Blue Lily, Lily Blue Book Review

bluelilylilyblueTitle: Blue Lily, Lily Blue
Series: The Raven Cycle #3
Author: Maggie Stiefvater
Publisher: Scholastic Press
Publication Date: October 21, 2014
Genre: Young Adult – Paranormal
Pages: 391
Format: Purchased Paperback

Blue Sargent has found things. For the first time in her life, she has friends she can trust, a group to which she can belong. The Raven Boys have taken her in as one of their own. Their problems have become hers, and her problems have become theirs.

The trick with found things, though, is how easily they can be lost.

Friends can betray.

Mothers can disappear.

Visions can mislead.

Certainties can unravel.

As this is a sequel, there may be spoilers!

Trying to get my thoughts together for this one is proving to be a serious challenge right now. I loved it – truly – but I don’t know if it was worthy of five stars? I think I’m still digesting it.

This third book was so vastly different from the last, but at the same time not that I feel like I may have missed something or I didn’t let it soak in. Maybe Cabeswater is affecting me, too?

The plot in this story grew and flowed continuously from the second book, following Adam, Gansey, Ronan, Blue, and Noah as they continue their search for Glendower, but there’s so much going on behind the scenes with Maura’s disappearance, with threats from outside sources, with Cabeswater wanting to speak to them with urgency, and with three sleepers: one to wake, one not to wake, and on in between.

I think that the concept for this series is fantastic and I loved how it was delivered in this book. Each of the characters continued to play their major roles and were learning more and more about themselves and each other, even when they felt that they didn’t know anything about one another.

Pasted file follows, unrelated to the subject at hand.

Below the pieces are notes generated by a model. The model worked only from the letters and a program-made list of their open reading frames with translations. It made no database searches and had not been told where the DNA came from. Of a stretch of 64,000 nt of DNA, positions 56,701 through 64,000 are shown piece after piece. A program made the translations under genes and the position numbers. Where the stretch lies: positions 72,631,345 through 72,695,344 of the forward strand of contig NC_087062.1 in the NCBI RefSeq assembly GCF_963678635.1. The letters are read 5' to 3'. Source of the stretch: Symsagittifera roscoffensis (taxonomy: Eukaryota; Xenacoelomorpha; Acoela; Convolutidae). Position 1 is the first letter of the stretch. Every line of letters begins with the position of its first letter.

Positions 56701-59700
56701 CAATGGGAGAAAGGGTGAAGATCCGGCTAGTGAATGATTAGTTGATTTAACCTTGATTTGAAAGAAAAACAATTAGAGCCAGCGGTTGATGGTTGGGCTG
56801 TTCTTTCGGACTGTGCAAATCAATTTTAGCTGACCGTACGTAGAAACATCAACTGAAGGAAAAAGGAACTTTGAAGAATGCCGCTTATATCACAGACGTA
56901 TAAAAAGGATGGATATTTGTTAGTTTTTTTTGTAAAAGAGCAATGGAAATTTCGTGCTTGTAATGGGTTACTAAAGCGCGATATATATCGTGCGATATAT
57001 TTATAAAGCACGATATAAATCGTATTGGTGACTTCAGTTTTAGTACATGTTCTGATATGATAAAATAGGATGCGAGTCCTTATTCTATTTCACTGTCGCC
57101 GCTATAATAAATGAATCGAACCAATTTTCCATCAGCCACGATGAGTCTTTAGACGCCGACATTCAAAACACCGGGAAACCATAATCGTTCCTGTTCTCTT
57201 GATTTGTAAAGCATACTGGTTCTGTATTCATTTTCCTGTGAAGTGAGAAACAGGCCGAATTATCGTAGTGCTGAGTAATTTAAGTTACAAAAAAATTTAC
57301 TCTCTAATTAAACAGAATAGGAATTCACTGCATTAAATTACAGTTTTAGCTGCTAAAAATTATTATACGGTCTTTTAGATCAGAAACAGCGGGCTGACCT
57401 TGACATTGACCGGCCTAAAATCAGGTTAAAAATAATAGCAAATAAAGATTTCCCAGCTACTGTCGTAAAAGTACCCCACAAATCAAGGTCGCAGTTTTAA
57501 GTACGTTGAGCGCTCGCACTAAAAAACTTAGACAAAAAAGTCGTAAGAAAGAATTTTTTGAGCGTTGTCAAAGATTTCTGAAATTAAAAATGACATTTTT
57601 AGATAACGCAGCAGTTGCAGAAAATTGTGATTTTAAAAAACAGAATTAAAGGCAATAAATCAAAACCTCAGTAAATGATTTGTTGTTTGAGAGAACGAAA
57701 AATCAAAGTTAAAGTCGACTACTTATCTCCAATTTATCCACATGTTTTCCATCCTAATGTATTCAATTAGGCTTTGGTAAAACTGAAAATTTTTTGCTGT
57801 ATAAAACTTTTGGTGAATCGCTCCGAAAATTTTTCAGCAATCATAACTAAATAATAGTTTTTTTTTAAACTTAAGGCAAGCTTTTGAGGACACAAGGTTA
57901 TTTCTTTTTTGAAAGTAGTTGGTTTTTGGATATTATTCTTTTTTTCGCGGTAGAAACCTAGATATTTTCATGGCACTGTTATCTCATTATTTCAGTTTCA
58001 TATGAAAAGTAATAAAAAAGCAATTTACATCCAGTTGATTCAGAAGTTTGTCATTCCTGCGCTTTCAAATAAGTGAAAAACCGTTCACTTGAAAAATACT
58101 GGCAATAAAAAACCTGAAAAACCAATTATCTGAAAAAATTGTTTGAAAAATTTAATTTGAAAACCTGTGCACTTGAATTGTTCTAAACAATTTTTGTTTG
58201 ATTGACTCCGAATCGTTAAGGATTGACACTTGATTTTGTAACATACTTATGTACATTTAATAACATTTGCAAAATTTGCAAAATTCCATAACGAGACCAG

Blue, I think, is really coming out of her shell and showing the boys that she’s capable of so much more than what she seems, and I think that she learns that about herself as well in this book. She does have a bit of an anger problem still (which I still don’t know how/where it stems from in situations?), and they reflect on the others around her, and either the boys understand and diffuse the situation, or sometimes things escalate too far. I felt that she really tried to take the initiative a lot more in multiple ways in this novel, from seeking out trying to find out where Glendower is, to the budding romance between her and Gansey, to trying to save her mother. There’s so much more beneath the surface of her and I love her for that. Blue really got a handle on her powers in this book in many instances and I thought that that showed great progression for her.

Gansey had a lot more inner turmoil when it came to Blue and I think a lot of his walls were let down around her, which made him much less uniform and polite and more wild and young. He felt more genuine in those moments, which I highly appreciated. He tries his best in many situations in this book to remember his stance in his relationships, for sure, but I think we also learn a few things about him that may not have been present in the past books: he does have fears. I was surprised when I read these parts, but when I did they felt so real and genuine that I couldn’t help but feel for him. I think he, like Blue, is really coming out of his shell and showing many different facets of himself and who he is.